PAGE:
This is political correctness gone mad.
A man in Austria was fined by a judge for yodeling while mowing his lawn because — get this — his Muslim neighbors were “offended.” They said the man’s yodeling was really a mocking mimicry of the Muslim call to prayer called muezzin, which if you recall, Obama had called “the prettiest sound in the world.”
As reported by Elad Benari of IsraelNationalNews on December 15, 2010, “Austria: Judge Rules That Yodeling Offends Muslims“:
It seems as though in Austria, the popular yodel is an insult to Muslims. An Austrian court has recently fined a citizen for yodeling while mowing his lawn, according to a report in The Kronen Zeitung newspaper.
The citizen, 63-year-old Helmut G., was told by the court that his yodeling offended his next-door Muslim neighbors, who accused him of trying to mock and imitate the call of the Muezzin.
In Muslim tradition, the Muezzin is the chosen person at a mosque who leads the call to prayer at Friday services and the five daily times for prayer from one of the mosque’s minarets.
The yodel is a song which is sung with an extended note which rapidly and repeatedly changes in pitch and makes a high-low-high-low sound. Developed in the Central Alps as a method of communication between alpine mountaineers or between alpine villages, the yodel later became part of the region’s traditional lore and musical expression. The technique is used in many cultures throughout the world and Austria is one of the countries where it is most popular.
Unfortunately for Helmut G., his neighbors were in the middle of a prayer when he started to yodel. The Kronen Zeitung reported that he was fined 800 Euros after judges ruled that he could have tried to offend his neighbors and ridicule their belief.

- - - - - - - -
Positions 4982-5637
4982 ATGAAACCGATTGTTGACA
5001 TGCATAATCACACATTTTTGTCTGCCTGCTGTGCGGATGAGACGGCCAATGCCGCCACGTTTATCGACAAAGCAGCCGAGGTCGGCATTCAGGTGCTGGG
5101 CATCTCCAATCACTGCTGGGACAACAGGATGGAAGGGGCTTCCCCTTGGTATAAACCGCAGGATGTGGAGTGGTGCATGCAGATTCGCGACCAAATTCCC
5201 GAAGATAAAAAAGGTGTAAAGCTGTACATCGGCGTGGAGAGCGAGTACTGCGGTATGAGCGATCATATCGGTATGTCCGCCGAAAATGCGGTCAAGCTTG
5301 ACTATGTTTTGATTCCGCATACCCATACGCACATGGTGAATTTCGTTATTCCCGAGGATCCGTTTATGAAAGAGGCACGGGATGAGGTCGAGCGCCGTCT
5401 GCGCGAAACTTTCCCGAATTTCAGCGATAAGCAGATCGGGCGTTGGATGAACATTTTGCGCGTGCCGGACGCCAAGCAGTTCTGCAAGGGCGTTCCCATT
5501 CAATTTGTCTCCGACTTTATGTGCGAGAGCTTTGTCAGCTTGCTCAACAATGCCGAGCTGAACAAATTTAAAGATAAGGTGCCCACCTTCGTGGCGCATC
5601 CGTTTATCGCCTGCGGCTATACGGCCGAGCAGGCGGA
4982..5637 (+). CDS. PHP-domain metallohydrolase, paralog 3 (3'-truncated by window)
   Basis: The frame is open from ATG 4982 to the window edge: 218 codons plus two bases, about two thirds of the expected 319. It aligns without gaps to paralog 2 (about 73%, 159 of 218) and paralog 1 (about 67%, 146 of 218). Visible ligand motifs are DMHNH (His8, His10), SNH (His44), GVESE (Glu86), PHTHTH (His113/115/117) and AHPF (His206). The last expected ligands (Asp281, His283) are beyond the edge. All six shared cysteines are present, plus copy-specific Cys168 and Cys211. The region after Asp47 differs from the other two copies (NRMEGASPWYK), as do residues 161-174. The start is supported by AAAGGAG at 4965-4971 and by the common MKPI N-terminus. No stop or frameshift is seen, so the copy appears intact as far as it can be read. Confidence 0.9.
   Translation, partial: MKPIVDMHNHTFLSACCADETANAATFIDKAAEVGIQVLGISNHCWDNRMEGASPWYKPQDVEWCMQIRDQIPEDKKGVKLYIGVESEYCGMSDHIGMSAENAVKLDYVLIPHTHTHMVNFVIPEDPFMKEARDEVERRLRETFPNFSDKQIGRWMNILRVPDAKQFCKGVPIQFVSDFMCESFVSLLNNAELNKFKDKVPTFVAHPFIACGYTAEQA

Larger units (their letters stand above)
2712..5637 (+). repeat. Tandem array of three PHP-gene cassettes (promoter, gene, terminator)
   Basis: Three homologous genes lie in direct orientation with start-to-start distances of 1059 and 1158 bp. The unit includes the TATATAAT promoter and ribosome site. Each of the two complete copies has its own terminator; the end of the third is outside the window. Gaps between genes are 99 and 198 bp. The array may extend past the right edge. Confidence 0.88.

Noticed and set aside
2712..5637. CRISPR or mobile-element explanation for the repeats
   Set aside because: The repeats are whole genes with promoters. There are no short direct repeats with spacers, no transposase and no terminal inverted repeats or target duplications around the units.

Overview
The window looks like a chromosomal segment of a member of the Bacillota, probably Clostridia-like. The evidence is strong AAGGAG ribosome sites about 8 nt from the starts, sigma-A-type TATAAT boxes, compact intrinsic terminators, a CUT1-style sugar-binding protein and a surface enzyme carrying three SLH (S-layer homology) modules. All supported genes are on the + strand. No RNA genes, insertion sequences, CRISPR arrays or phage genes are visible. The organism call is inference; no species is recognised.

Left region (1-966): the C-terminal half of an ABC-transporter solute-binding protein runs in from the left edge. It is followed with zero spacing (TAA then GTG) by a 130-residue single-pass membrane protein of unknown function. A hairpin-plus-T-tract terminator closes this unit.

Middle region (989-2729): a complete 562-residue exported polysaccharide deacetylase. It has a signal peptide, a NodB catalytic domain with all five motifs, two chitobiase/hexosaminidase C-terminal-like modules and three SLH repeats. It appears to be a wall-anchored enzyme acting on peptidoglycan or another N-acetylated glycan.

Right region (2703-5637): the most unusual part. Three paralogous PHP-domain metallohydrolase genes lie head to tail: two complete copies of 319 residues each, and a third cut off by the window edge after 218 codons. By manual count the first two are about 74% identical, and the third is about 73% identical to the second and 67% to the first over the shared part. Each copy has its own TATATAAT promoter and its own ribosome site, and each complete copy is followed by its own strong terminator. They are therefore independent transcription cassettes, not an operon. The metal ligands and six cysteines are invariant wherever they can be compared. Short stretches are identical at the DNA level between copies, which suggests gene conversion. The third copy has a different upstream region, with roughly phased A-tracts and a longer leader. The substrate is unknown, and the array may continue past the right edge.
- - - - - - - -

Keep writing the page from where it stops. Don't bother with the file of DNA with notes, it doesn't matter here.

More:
Helmut G. clarified that “It was not my intention to imitate or insult them. I simply started to yodel a few tunes because I was in such a good mood.”
This is what Wikipedia says about yodel:
Yodeling…is a form of singing that involves singing an extended note which rapidly and repeatedly changes in pitch from the vocal or chest register (or “chest voice”) to the falsetto/head register; making a high-low-high-low sound…. In Alpine folk music, it was developed in the Central Alps as a method of communication between alpine mountaineers or between alpine villages, with this non-musical multi-pitched “yelling” later becoming part of the region’s traditional lore and musical expression.
Here’s what yodeling sounds like:
Here’s what muezzin sounds like:
Even if the man was yodeling to mock the Muezzin, so what? Since when is mocking someone against the law? Well, it is in Austria!
God help us.
H/t beloved fellow Will.